With only two phone calls to Georgia, troubling parallels to Texas are already laid to view. And this is not good news for America. First there is the eerie coincidence that each of the state’s top Republican attorneys has shifted motion from redistricting to “election integrity.” Like Strickland in Atlanta, Houston’s Andy Taylor spent much of the past year in court, winning redistricting battles for Republicans. Suddenly, in 2005, he’s all about tracking down illegal voters in West Houston and making them repay their miscast ballots for Democrat Hubert Vo (a battle that Taylor finally lost).
The second parallel is the issue itself, never mind the two lawyers who seem to be square dancing the same call. In Atlanta and Houston alike, a new day of “voter integrity” is upon us. In Atlanta we have the photo ID law churning up bad energy. In Texas we have brand new software that can spit names in wads big as you need of voters gasp who on election day gasp while traveling from home to polling place gasp cross over a county line. About 150 voters were tracked down and subpoenaed for their election day irregularities, and 110 saw their votes subtracted. Whether it’s the “front end” ID fight in Atlanta, or the “back end” ballot fight in Houston, Republicans seem hard at work this year installing brand new election filters.
And then we have the homeland security fearmongering. Because I’m trying to figure out just what do Strickland and Taylor think that gangs of fraudulent voters are going to do on election day besides vote? When Taylor led the crackdown on West Houston voters, he discovered that one voter in 400 dared to return to an old neighborhood to vote. And Strickland says that on election day in Fulton County, things went pretty well. So in his worst nightmare, I wonder what does Strickland fear could happen? Does he get all sweaty like Taylor at the very idea of a filthy 400 to 1 ratio of voters whose lives outpace their registrations?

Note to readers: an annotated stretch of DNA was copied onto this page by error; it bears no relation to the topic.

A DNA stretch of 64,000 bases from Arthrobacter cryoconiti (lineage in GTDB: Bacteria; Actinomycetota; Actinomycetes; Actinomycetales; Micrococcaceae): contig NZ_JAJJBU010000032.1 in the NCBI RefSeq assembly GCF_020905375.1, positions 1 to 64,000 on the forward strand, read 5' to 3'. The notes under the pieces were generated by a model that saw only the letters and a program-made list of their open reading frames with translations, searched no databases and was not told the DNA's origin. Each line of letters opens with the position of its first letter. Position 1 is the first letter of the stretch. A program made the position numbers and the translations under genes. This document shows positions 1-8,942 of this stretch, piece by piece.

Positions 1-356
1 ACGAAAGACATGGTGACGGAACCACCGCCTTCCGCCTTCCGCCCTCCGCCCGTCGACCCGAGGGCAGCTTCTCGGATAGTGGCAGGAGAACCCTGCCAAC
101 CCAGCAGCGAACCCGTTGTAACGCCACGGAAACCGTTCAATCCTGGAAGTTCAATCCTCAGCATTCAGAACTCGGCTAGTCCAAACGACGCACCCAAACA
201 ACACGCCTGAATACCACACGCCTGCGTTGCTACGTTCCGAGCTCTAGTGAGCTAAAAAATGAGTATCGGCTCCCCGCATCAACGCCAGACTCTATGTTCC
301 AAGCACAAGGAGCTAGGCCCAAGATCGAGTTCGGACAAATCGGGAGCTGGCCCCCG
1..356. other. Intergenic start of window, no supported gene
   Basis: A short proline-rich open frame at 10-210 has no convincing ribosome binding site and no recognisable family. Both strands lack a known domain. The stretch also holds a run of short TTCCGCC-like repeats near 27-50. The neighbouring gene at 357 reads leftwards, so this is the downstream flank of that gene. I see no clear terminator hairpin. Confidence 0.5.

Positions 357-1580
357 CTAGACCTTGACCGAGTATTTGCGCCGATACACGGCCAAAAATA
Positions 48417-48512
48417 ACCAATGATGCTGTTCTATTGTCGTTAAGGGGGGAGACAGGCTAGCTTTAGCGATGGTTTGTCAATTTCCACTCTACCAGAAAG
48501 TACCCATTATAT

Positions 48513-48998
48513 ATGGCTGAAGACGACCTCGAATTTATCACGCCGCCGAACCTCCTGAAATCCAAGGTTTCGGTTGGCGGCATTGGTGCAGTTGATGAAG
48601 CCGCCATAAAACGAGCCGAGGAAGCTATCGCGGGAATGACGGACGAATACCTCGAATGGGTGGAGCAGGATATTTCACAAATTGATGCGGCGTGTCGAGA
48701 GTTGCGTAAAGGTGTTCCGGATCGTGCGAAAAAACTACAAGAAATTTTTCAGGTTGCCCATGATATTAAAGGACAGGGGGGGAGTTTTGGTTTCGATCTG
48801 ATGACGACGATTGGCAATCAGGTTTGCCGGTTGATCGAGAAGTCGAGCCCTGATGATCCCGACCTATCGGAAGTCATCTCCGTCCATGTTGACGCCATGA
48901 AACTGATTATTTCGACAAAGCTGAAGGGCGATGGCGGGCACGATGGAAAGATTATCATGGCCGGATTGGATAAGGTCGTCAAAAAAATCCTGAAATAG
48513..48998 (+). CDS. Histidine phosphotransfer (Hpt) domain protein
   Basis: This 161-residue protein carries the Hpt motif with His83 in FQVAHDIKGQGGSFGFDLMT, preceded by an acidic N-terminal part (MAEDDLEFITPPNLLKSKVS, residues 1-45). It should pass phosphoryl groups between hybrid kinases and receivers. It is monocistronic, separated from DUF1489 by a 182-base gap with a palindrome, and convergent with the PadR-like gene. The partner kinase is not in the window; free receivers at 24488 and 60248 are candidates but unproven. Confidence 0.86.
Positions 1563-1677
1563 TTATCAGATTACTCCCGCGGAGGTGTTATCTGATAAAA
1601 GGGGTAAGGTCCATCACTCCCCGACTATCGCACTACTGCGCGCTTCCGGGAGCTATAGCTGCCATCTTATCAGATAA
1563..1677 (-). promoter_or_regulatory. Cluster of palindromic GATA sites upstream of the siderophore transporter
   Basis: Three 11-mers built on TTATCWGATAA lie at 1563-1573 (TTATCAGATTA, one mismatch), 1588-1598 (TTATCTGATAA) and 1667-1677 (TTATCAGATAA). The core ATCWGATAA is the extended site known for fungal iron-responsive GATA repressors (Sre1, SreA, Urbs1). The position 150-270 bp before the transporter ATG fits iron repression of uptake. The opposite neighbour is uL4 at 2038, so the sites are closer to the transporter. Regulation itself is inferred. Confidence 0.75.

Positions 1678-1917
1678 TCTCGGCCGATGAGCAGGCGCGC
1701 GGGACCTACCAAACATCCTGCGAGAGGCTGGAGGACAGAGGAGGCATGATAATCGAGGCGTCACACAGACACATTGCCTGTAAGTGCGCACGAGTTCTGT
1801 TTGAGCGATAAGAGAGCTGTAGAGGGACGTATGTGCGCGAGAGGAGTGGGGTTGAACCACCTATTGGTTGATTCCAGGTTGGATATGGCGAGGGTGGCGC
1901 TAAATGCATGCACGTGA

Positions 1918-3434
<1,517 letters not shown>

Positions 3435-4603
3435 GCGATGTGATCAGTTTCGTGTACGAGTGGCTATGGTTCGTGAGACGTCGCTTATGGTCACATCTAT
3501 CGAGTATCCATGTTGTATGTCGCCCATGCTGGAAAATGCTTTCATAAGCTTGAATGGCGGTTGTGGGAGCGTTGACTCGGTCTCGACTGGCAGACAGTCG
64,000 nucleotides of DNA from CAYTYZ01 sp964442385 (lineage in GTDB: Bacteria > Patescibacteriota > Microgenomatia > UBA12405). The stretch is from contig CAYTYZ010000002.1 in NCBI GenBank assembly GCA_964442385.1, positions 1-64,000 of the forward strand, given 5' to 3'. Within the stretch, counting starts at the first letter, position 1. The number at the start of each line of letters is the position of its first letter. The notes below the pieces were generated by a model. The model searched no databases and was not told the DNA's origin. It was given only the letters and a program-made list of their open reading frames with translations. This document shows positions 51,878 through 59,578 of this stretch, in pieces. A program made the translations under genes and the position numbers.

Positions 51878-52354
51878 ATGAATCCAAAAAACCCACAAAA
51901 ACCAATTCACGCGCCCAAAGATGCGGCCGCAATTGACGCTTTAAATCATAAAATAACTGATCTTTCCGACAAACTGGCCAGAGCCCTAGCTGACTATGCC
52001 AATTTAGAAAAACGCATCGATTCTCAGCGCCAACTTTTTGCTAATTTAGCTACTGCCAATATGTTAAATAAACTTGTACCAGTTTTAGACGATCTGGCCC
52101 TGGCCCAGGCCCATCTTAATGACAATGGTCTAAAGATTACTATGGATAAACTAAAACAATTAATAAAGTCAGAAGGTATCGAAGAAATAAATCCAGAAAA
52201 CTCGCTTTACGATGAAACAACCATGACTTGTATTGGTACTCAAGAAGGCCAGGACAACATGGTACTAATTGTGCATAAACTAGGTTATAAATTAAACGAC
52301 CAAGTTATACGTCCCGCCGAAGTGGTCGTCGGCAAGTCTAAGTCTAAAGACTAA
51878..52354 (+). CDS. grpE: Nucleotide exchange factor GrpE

Finally, in Georgia and Texas alike, we have public claims of voter fraud that turn out not to involve voters at all. In Fulton County, somebody may have tried to turn in batches of voter registrations that were not actually filled out by voters (we’ll call the D.A. about that sometime soon). In West Houston, the trick might have been tried on a much smaller scale. In both cases, the number of voters affected should not be confused with the number of voters involved. In addition, the “irony” of West Houston was that whoever pulled that trick, did it in an attempt to export voters out of districts where they lived. Not only was the “fraud” not committed by voters, but it made them ineligible to vote at home. Yet in both cities, high powered Republican attorneys spread fear about illegal voting based on what? Nothing but fear itself. Neither Strickland, Taylor, Staton, nor the aide have a fact to go on.